Are Jews members of a religion, a nation, an ethnicity, or a race?
Jewish self-identification usually differs from what non-Jews consider them as being. This is because being a Jew has personal, genealogical, political, religious, and cultural dimensions. As Jews are scattered all over the world and have assumed different ideologies, this paper holds that at the core, Jews are members of an ethnicity, a religion, and a nationality.
An ethnic group is a collection of people bound together by similar culture, language, social experiences, common ancestry, or nationality. Jewish self-identification primarily lies in the circumstances of birth. According to traditional law (Halakha), a person is a Jew if both parents are Jews or if the mother is a Jew (DeLange 2000b:3). This definition holds despite personal or religious beliefs, language, or place of birth.
Contemporary Judaism however considers children from a Jewish father and a non-Jewish mother Jewish if they have been raised according to Jewish laws. Under modern laws, a non-Jewish can also assume a Jewish identity by applying to a court composed of three rabbis, water immersion, and for males, circumcision (DeLange 2000b:3). Jews are also members of an ethnicity mainly due to share common experiences.
According to Efron, Weitzman, and Lehman (2013:259), in the 1700s, Jews could be easily distinguished from other groups of people based on their dressing, their cuisine, art, and literature. Their way of earning a living was also different from their neighbors as they mainly indulged in low-level commerce. While most Jews speak in English, Hebrew is an important language for Jews. The Hebrew language affirms their shared history, their connection to the land of Israel, and their connection to God. Synagogues around the world use Hebrew as a liturgical language. Jews also identify themselves as an ethnic group based on various dealings with persecution and survival.
In 1935, Nazi Germany enacted the Nuremberg Laws that classified Jews as a race different from other people. These laws promoted anti-Semitic actions by forbidding intermarriages, and acceptable Jewish housing and professions. By classifying Jews as a different race, the Nazi regime was able to perpetrate other atrocities that culminated in the Holocaust. Jews all over the world identify as an ethnic group as they all acknowledge this dark period in their history and share in the pain afflicted to their families. As all Jews celebrate similar holidays, practices, and cuisine, they can identify as an ethnic group.
The second most important aspect that identifies Jews is Religion. Around the world, most Jews follow Judaism. At the heart of Jewish self-identity lies the Halakha. The Halakha is the collection of law derived from the Torah, Jewish customs, rabbinical decrees, and laws. Orthodox Judaism holds the Halakha as divine law and defines Jews as those born of Jewish parents or a Jewish mother Delange (2000a:70).
They believe that while one can convert to Judaism, only by birth can one identify as a Jew. Liberal Judaism holds that one can convert to Judaism and thus belong as a Jewish member. Whether one takes the orthodox or liberal view, religion lies at the heart of what it means to be Jewish. According to DeLange, “all Jews should consider themselves as if they were led out of Egyptian slavery by Moses, stood before God at Mount Sinai and received the gift of the Torah” (2000b:2). In Israel, the halakhic definition is the official means to determine the number of Jews in the country. Most Jews observe religious holidays important to Judaism such as Passover. Non-religious Jews also observe these holidays and as such confirm the fact that Jews are members of a religious group.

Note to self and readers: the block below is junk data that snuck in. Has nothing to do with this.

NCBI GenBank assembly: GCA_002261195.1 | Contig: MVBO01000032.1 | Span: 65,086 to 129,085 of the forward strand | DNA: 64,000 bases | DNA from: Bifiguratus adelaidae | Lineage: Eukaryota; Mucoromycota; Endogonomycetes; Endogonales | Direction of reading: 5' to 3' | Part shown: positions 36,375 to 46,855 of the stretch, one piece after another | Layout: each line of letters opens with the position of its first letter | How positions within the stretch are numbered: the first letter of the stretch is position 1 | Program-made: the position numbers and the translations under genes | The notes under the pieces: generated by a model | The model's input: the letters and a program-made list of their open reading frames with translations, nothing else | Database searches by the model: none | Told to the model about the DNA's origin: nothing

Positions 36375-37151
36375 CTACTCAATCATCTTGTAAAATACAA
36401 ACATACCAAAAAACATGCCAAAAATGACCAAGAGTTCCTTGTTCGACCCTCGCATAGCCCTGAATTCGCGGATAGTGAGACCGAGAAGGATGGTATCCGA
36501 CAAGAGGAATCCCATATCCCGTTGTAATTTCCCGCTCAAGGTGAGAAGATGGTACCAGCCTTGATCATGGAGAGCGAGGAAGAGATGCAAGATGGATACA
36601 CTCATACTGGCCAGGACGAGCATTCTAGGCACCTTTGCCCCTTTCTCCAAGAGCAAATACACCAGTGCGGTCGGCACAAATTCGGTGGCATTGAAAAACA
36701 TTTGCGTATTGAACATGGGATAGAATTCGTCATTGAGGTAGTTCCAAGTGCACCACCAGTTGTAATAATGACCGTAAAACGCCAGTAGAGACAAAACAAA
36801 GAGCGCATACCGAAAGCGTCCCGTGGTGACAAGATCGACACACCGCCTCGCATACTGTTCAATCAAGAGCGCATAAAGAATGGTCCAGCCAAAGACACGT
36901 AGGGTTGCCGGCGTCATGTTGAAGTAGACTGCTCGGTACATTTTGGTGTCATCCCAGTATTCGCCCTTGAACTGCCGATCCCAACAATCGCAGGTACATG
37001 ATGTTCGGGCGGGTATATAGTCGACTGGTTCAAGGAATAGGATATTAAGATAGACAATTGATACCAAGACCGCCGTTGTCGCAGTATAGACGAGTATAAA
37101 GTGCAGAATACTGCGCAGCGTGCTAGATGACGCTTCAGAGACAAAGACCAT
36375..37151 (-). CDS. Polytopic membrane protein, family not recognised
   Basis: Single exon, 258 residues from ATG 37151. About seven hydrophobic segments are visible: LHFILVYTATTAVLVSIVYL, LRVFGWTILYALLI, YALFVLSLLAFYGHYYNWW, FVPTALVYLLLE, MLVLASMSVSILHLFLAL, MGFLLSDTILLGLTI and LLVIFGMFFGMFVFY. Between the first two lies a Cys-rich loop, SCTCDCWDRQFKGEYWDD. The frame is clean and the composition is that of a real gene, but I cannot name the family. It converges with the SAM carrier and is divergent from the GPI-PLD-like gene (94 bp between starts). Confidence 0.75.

Most Jews identify themselves by their connection to Israel. During the period between ancient Rome and the 1700s, most Jews existed in small communities that were self-contained and largely autonomous. Jewish Law (Halakha) was the main basis of governing in these communities while the Yeshiva (academy) provided a means to transmit culture between one generation and the next and to maintain connections with other communities all over Europe (Efron, Weitzman and Lehman 2013:259).
Historical circumstances led to the development of different cultures within Jewish communities resulting in different subgroups such as the Sephardim Jews from Spain and Portugal, Ashkenazim Jews from Eastern Europe, Germany and France, and the Mizrachi Jew from North Africa and the Middle East. All these subgroups however held Israel as a Holy place even before the nation was given status as an independent country.
Anti-Semitic sentiments led different groups of Jews to come together for protection and safety. According to Herzl all Jews are one people and insisted that Jews have tried everywhere to merge with the national communities in which they lived while seeking only to preserve their culture and religion (Sachar 1986: 40). He however noted that these nations did not permit them this right and thus the only option left to Jews was the exodus and founding of their Nation. The Holocaust and the subsequent birth of the Israel state generated a new identity as to what being Jewish entailed. The law of return instituted in the state of Israel at its birth gave all Jews the right to citizenship. The halakhic definition was used to identify Jews and to formulate the laws of the country.
Anti-Semitism in the 19th and 20th Century
During the 19th century, Jews began migrating from predominantly insular Jewish communities into large cities in western and central Europe. This led to a continental-wide discourse as to the issues of the Jews dubbed as “the Jewish Question”. While anti-Semitic sentiments gained prominence due to different reasons, the main cause of anti-Semitism was poor social condition rampart in 19th century Europe that led to Jews being selected as political scapegoats.
The first main cause of anti-Semitism in the 19th century was financial problems arising from the economic depression of 1878. All over Europe, people were feeling the impact of economic depression particularly the lower-middle-class and small farmers. During this time, Jews were migrating from rural areas into larger cities. By 1925, a quarter of all Jews in Europe were concentrated in the 14 major cities across the continent (Efron, Weitzman and Lehman 2013: 325).